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Summary for this site is under review and the displayed data may not be fully up to date. If you need additional info, please call (206) 684-0464

Historic Name: Shindell Residence Common Name: 18 Layton Residence
Style: Modern, Vernacular Neighborhood: Montlake
Built By: Year Built: 1939
This residence has been altered with a prominent second story addition and new windows and cladding that have significantly altered the building's original character; it is not a contributing resource to the Montlake Historic District. The first known owners of the house, as early as 1948, were Milton R. and Ruth Shindell. Mr. Shindell was employed at Coast Jewelry Co. They remained at least until 1958.
Montlake is generally described as extending from the Washington Park Arboretum west to Portage Bay/15th Avenue E., and from the Montlake Cut on the north to Interlaken Park. The area is a significant and cohesive collection of residential architecture typical of early 20th century Seattle and is eligible as a NRHP historic district under Criterion C.  Construction occurred primarily between 1910 and 1940, with a variety of Craftsman and  revival styles ranging from modest cottages and builder's houses to high-style architect-designed residences, impressive institutional buildings, and notable parks and natural features.  There are few intrusions of newer buildings.  In the early 1960s, construction of SR 520 and the unfinished R.H. Thomson Expressway bisected Montlake, but the neighborhood retains its basic integrity as a pre-World War II Seattle neighborhood.  
Montlake was incorporated into the City of Seattle in 1891.  Although the first  plats (Union City 1st and 2nd additions) were filed by Harvey Pike in 1869-1871, development did not really begin until plats were filed by John Boyer (Interlaken, 1905) and H. S. Turner (1907). Montlake Park (north of SR 520) was platted in 1909 by the developers James Corner and Calvin and William Hagan.  With the 1909 Alaska-Yukon-Pacific Exposition came a streetcar line on 24th Avenue E. and an impetus for development. In 1916, the Lake Washington Ship Canal was completed and the Montlake Bridge linked the neighborhood to the university area in 1925. A small commercial district grew along the car line.
The 1903 Olmsted Parks and Boulevards Plan of 1903 surrounded Montlake with parks.  Montlake Boulevard (then call University Boulevard) connected Lake Washington Boulevard to the A-Y-P grounds.  Washington Park, the eastern boundary, was acquired by the City in 1900 and developed as an arboretum in 1936-41. At the southern edge is steep, forested Interlaken Park and boulevard.
By 1915, the neighborhood had developed enough to require a temporary school building; the permanent structure opened in 1924.Soon afterwards came a playfield and shelter house (1933-36) and a library (1944, replaced 2006). Other noteworthy structures include the Seattle Yacht Club (1920), the NOAA Northwest Fisheries Center (1931), and St. Demetrios Greek Orthodox Church (1962).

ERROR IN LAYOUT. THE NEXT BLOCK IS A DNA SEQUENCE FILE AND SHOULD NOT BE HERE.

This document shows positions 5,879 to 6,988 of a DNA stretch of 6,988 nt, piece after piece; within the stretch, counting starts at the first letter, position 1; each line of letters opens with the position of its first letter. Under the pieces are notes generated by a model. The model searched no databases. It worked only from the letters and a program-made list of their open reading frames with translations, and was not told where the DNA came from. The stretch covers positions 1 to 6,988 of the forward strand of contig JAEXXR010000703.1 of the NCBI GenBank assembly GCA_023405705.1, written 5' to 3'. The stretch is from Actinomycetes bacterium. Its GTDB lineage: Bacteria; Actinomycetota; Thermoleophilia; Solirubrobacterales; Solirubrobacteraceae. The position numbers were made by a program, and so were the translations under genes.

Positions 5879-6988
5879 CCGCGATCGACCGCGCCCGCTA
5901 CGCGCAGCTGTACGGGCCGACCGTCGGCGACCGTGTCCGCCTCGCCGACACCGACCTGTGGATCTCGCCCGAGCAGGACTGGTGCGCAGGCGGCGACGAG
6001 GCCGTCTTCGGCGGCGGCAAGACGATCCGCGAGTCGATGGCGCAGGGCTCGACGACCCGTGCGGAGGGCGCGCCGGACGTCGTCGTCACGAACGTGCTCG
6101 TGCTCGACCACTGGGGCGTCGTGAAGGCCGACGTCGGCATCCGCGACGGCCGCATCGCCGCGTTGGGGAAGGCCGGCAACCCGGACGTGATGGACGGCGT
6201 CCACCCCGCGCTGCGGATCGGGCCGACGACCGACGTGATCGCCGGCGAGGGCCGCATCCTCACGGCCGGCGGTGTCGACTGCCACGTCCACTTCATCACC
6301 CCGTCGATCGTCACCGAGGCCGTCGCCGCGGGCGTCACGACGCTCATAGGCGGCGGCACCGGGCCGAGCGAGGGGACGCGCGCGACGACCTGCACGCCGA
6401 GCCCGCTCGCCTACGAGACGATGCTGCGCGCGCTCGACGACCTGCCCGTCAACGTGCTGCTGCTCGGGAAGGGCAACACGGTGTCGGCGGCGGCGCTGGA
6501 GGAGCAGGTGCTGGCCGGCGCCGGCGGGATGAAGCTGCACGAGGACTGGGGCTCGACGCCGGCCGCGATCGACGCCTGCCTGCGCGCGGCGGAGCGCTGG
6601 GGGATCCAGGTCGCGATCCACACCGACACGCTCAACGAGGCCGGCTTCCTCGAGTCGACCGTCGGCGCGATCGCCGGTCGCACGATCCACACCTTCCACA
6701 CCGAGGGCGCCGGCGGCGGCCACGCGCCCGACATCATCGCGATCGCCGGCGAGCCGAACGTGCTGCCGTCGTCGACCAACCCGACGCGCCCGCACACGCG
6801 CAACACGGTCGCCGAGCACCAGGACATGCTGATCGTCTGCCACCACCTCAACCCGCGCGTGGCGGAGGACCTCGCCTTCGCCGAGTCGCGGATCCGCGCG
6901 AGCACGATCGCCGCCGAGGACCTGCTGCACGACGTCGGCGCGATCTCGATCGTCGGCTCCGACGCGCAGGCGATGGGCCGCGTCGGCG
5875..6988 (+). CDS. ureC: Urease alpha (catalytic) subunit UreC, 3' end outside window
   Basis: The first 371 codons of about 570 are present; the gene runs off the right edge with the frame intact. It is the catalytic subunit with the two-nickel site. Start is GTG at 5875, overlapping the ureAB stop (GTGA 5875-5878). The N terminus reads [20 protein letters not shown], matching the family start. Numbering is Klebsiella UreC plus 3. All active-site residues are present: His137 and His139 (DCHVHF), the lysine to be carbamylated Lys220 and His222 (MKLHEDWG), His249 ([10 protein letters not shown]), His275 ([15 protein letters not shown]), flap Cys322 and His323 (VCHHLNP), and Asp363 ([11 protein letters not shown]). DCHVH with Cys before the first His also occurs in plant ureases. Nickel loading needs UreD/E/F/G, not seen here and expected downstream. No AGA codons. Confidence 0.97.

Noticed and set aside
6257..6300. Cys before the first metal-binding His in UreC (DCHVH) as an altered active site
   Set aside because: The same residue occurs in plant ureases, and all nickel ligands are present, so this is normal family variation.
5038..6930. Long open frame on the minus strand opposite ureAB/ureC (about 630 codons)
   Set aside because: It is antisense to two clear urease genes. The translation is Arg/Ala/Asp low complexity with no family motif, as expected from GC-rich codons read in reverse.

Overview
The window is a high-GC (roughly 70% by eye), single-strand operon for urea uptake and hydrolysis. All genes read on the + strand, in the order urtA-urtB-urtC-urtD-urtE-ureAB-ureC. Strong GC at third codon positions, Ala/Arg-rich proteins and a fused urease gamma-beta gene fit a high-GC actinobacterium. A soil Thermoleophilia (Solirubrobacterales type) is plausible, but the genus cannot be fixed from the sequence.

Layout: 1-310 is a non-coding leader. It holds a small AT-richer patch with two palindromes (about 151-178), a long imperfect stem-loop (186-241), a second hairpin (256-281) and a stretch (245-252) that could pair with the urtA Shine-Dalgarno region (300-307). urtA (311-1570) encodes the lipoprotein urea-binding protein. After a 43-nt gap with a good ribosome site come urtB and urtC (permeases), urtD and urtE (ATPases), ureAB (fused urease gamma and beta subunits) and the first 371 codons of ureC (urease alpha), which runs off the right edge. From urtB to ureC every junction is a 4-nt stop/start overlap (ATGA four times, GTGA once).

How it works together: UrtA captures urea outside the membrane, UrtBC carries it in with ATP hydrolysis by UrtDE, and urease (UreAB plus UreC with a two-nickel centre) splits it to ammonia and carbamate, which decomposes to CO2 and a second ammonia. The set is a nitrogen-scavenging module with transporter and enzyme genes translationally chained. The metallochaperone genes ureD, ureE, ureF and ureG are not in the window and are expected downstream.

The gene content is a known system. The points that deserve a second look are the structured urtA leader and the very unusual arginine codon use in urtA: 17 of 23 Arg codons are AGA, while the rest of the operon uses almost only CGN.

Major Bibliographic References:
King County Tax Assessor Records, 1937-2014.  
Becker, Paula.  Seattle Neighborhoods: Montlake--Thumbnail History.  HistoryLink File # 10170, accessed 12/2/2013.
Gould, James W. Montlake History.
Smith, Eugene. Montlake: An Urban Eden, A History of the Montlake Community in Seattle. La Grande OR: Oak Street Press, 2004.

This building was remodeled in 2001, with the addition of a second story and altered basement and first floor. Many of the materials are not original to the house. It is irregular in plan, in a modified L shape. The two-story building sits on a concrete foundation, is clad with brick and clapboard,and has a multiple-gabled on hip roofline. This building has been highly modified from a small, single-story, minimal traditional hipped-roof brick building to a large, two story house with multiple rooflines, cladding materials, and window styles.  The first story includes a recessed entry at the bend of the L, with two sets of original wood sash: a three-part fixed flanked with 8-light casement, and a pair of 8-light casement. Under the gable wing end is a replacement single-light window. The entry is sheltered by a gable roof with returned eaves, which is not original to the house. The second story is dominated by two large dormers: the front dormer is gable with returned eaves, and the side gable has a hipped roof with overhanging eaves.  Second story windows are vinyl, and include multi-light sliding and fixed sash. A secondary entry is located at the east elevation, accessed by a wood deck, and a concrete driveway leads to the rear of the house. A large brick chimney is visible in on the western facade. Landscaping includes mature trees and shrubs. -    

Detail for this site is under review and the displayed data may not be fully up to date. If you need additional info, please call (206) 684-0464

Classication: Building District Status:
Cladding(s): Brick, Wood - Clapboard Foundation(s): Concrete - Poured
Roof Type(s): Hip Roof Material(s): Asphalt/Composition-Shingle
Building Type: Domestic - Single Family Plan: Irregular
Structural System: Balloon Frame/Platform Frame No. of Stories: two
Unit Theme(s): Architecture/Landscape Architecture
Changes to Interior: Unknown
Changes to Original Cladding: Extensive
Changes to Plan: Moderate
Other: Moderate
Changes to Windows: Extensive
Major Bibliographic References
King County Assessor Property Characteristics Report, database at --parcel locator

Photo collection for this site is under review and the displayed data may not be fully up to date. If you need additional info, please call (206) 684-0464

Photo taken Dec 31, 2014
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